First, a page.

Are there fretless dulcimers?

NateBuildsToys
NateBuildsToys
@natebuildstoys
3 weeks ago
48 posts

WOW. That is seriously cool. That slide dulcimer has mountain banjo vibes as well as lap steel! Thanks for sharing I have a new rabbit hole to fall down!

Ken Hulme
Ken Hulme
@ken-hulme
3 weeks ago
1,738 posts

Randy is "da bomb" when it comes to fretless dulcimers.  I don' think you can call the sound "sweeter"... just different.

Robin Thompson
Robin Thompson
@robin-thompson
3 weeks ago
1,055 posts

I'm partial to this tune from Randy :) 




--
Robin T
one of the Moderators here :)
Keep a song in your heart!
Ken Longfield
Ken Longfield
@ken-longfield
3 weeks ago
653 posts

I'll second Strumelia's post. Randy Adams is a national dulcimer treasure and I'm happy to own an instrument he made which uses toothpicks for frets.

Ken

"The dulcimer sings a sweet song."

Strumelia
Strumelia
@strumelia
3 weeks ago
1,769 posts

Nate, check out our member @Randy-Adams.  He is well known for building and playing fretless dulcimers . Most of the dulcimers he's made are rectangular boxes, some from cigar boxes.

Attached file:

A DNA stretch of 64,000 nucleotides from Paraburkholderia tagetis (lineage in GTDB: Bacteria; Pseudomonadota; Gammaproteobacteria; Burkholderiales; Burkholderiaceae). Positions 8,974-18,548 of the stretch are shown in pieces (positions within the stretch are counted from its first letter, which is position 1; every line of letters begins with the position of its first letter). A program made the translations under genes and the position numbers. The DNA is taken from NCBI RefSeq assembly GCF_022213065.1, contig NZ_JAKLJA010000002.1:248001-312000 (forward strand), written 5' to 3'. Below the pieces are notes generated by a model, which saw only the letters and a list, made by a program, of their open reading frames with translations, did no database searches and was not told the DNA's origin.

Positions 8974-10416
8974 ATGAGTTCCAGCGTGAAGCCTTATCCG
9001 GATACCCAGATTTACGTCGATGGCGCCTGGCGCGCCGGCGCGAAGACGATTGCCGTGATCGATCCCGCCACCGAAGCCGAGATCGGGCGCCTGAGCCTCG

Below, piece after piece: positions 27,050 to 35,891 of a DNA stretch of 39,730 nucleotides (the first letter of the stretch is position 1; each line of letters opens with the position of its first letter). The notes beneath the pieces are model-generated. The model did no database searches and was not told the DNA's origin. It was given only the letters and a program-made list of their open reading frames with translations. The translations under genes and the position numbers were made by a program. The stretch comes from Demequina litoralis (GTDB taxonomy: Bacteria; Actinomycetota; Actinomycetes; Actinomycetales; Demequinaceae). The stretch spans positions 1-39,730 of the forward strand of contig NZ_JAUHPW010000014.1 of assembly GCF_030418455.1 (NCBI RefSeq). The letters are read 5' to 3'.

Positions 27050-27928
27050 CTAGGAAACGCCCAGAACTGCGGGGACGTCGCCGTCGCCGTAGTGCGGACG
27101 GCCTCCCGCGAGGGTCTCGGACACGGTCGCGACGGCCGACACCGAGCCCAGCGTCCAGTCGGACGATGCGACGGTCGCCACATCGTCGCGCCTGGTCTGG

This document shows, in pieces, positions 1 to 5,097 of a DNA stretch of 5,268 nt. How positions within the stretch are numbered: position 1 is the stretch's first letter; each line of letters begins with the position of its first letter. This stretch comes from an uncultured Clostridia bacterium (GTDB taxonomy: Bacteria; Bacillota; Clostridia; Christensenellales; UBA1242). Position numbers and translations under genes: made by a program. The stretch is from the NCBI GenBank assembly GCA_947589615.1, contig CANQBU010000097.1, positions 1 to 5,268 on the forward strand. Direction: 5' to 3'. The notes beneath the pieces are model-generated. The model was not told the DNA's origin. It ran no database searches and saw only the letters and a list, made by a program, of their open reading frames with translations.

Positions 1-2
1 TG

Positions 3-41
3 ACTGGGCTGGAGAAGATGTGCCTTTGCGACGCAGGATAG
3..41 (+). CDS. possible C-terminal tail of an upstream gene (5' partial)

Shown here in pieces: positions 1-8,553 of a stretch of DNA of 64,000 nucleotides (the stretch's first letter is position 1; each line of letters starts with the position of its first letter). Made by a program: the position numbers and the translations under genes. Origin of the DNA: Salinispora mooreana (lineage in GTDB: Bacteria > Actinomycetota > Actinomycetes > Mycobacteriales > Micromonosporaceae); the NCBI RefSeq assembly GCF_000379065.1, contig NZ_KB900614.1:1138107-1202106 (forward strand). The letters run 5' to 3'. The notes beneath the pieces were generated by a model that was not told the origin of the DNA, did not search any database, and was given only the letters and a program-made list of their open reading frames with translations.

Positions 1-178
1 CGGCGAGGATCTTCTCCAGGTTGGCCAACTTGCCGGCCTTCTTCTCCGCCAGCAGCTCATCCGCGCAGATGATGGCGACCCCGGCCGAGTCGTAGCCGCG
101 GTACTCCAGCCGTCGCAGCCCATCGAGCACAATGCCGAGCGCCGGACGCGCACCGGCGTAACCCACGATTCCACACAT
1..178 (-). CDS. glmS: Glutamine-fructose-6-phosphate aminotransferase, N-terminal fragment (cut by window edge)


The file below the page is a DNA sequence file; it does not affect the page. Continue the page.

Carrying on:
He has his own unique playing style.  Note that some of his videos include playing on fretted dulcimers too... but particularly check out the fretless videos- they're pretty amazing.




--
Site Owner

Those irritated by grain of sand best avoid beach.
-Strumelia proverb c.1990
NateBuildsToys
NateBuildsToys
@natebuildstoys
3 weeks ago
48 posts

A topic I have heard several times among both players and builders is the pros and cons of various temperaments, with no consensus ever being reached. It does occur to me that a fretless instrument such as a violin avoids this problem entirely since the fretting hand determines how flat or sharp the note is by it's placement. Are there dulcimers made fretless, in order to achieve any microtonality the player might desire? Obviously it would be MUCH harder to play and also take a lot of knowledge to use correctly, but if it gives a sweeter sound, why not?

Stay well!